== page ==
History of the State Hospital Review and Planning Council
Established by Chapter 331 of the Laws of 1960, the Council is made up of 31 members and must include representatives of consumers, physicians, hospital and nursing home providers, a home health care representative and two (2) members of the Mental Health Services Council. Under the law, the Council's membership must reflect the diversity of the State's population including, but not limited to, the various geographic areas. Members are appointed by the Governor and confirmed by the Senate, to serve a 3-year term and may not serve more than 6 years within 12 years. The composition of the Council and its advisory responsibilities are set forth in Article 29, Section 2904, of the Public Health Law (PHL)
The SHRPC is the successor of the State Advisory Council of the Joint Hospital Survey and Planning Commission which was formed in 1947 to survey the need for new hospitals and develop plans to comply with the federal Hill-Burton Act. In 1964, New York enacted the nation's first certificate of need law, and the SHRPC was empowered to advise the Board of Social Welfare and the Department of Health with respect to the establishment and construction of health care facilities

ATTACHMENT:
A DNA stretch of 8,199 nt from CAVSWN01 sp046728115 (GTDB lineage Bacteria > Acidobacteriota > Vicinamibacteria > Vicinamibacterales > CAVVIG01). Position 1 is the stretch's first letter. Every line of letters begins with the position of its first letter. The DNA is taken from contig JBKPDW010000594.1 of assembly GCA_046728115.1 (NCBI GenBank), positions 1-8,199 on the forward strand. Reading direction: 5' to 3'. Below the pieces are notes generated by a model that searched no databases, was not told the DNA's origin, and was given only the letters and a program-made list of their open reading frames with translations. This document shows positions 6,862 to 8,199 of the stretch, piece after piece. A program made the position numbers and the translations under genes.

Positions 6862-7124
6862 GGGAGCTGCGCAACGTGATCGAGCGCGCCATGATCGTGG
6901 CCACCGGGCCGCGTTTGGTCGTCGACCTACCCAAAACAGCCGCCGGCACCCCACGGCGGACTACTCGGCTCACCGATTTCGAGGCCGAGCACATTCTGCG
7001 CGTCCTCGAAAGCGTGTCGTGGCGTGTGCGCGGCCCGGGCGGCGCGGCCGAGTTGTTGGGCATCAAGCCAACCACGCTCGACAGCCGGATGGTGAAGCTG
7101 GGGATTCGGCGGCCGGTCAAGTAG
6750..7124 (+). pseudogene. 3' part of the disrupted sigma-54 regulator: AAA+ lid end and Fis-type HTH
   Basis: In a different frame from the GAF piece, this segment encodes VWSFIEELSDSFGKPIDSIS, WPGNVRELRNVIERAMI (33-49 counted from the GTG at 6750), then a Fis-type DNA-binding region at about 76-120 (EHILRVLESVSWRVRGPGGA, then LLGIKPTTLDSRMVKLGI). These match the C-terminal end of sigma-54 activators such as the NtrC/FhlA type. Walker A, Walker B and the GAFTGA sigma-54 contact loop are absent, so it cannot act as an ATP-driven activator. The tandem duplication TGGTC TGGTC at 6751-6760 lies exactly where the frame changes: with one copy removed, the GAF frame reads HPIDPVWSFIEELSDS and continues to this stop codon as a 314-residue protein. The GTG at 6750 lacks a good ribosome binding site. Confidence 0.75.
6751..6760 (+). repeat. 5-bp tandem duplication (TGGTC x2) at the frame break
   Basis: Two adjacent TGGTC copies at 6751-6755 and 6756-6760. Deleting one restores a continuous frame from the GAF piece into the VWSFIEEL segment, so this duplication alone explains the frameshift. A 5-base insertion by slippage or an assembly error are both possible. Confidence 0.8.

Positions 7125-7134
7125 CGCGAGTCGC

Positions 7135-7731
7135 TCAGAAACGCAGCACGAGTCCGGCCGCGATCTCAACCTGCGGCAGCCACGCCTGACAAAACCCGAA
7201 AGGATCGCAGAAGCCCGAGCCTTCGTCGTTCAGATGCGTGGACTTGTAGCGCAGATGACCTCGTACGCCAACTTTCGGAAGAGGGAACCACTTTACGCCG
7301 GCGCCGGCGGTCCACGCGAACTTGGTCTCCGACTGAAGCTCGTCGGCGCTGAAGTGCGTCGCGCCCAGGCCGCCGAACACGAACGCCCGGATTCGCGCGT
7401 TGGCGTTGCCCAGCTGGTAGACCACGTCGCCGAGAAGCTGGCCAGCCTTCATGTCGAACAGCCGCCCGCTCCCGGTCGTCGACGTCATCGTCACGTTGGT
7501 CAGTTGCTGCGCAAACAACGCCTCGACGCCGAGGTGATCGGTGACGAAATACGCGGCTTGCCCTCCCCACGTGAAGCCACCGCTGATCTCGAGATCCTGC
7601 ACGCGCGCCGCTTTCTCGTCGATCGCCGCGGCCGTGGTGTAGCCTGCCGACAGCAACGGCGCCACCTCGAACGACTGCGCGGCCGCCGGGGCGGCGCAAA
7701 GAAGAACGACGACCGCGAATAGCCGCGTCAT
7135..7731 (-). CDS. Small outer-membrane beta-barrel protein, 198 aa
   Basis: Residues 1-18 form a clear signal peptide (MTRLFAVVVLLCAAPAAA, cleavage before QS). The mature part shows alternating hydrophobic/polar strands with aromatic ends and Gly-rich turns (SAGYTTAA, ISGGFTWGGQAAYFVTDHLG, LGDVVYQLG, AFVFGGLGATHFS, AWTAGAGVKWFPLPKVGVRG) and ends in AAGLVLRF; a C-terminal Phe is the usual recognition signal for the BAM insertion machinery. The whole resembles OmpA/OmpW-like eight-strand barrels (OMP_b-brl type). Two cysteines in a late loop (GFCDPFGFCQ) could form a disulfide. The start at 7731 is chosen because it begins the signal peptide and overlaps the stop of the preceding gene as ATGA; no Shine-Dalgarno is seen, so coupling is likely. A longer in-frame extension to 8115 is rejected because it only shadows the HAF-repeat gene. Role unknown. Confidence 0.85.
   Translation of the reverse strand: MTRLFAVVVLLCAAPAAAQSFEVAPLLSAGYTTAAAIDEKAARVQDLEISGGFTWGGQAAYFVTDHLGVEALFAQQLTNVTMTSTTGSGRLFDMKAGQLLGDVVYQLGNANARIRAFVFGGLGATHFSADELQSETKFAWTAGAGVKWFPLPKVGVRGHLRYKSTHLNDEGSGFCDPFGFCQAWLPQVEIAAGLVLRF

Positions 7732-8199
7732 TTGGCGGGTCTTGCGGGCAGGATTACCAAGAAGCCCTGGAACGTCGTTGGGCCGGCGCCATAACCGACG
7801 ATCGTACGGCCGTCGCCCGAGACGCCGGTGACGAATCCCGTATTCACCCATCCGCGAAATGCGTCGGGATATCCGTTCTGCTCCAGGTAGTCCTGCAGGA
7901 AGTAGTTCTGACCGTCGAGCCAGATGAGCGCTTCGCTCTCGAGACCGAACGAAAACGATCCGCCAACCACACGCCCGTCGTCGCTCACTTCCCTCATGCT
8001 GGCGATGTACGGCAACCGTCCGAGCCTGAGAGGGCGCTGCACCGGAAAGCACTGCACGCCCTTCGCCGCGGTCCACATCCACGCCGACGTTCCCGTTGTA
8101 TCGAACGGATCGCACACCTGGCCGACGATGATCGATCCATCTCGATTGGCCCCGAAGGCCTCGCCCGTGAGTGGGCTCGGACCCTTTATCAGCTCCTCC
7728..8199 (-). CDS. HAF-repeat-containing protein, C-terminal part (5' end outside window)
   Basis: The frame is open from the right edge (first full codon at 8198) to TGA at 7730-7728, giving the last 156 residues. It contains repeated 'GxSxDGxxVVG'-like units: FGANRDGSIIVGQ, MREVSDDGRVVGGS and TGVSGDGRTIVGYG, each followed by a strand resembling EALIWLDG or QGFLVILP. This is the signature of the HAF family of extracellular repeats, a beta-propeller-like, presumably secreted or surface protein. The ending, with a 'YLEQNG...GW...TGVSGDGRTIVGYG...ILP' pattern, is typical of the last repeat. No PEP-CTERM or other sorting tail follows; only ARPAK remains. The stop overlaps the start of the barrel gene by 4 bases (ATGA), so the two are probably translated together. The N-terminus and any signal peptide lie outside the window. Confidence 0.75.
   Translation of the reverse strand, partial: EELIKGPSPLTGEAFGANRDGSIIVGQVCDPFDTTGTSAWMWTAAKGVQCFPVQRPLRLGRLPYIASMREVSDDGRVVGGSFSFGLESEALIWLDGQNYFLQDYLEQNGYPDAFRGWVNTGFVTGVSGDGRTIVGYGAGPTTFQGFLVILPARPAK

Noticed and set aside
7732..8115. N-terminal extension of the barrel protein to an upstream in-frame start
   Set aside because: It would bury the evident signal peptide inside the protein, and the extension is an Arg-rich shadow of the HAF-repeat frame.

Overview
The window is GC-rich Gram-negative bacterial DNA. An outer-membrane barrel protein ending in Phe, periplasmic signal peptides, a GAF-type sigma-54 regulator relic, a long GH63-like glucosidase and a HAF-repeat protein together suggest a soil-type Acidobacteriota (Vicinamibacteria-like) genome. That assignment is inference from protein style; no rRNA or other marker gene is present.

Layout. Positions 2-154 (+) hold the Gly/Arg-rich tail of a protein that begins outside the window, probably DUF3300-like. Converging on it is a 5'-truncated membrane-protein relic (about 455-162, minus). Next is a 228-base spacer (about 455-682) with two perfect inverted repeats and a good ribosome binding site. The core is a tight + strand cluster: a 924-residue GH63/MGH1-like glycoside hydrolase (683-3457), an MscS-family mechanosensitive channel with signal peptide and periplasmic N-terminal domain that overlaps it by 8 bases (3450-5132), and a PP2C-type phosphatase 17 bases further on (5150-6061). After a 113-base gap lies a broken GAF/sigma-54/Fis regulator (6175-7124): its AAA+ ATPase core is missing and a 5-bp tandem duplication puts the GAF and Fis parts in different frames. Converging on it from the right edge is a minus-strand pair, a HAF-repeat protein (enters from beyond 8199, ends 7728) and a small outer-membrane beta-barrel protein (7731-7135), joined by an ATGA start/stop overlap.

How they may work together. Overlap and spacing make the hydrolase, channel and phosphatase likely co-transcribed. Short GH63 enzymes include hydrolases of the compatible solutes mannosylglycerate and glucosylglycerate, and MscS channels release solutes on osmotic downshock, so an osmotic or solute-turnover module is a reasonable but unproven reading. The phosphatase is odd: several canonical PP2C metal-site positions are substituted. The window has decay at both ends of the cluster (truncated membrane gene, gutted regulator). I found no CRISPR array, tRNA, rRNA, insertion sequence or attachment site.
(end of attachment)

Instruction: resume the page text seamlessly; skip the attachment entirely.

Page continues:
In 1965, legislation was enacted to transfer responsibility for approving and monitoring construction of medical facilities from the Department of Social Welfare to the Department of Health. The new law also gave authority to the Department of Health (DOH) to approve the construction of facilities located in New York City. In addition, this legislation granted SHRPC the authority (under section 2803 of the PHL) to adopt and amend rules and regulations, subject to the approval of the Commissioner of Health, governing medical facility operational standards and rates of reimbursement. The establishment of new facilities remained with the State Board of Social Welfare until 1970, when this authority was transferred to the Public Health Council.
Subsequent changes in statute extended SHRPC's authority to home health agencies (Laws of New York, Chapter 895 of 1977). Under Article 36 of the PHL, SHRPC makes recommendations concerning certified home health agency CON establishment and construction applications and adopts regulations. In 1984, (Laws of New York, Chapter 959 of 1984) the Legislature expanded SHRPC's jurisdiction to include hospice establishment, construction and regulation.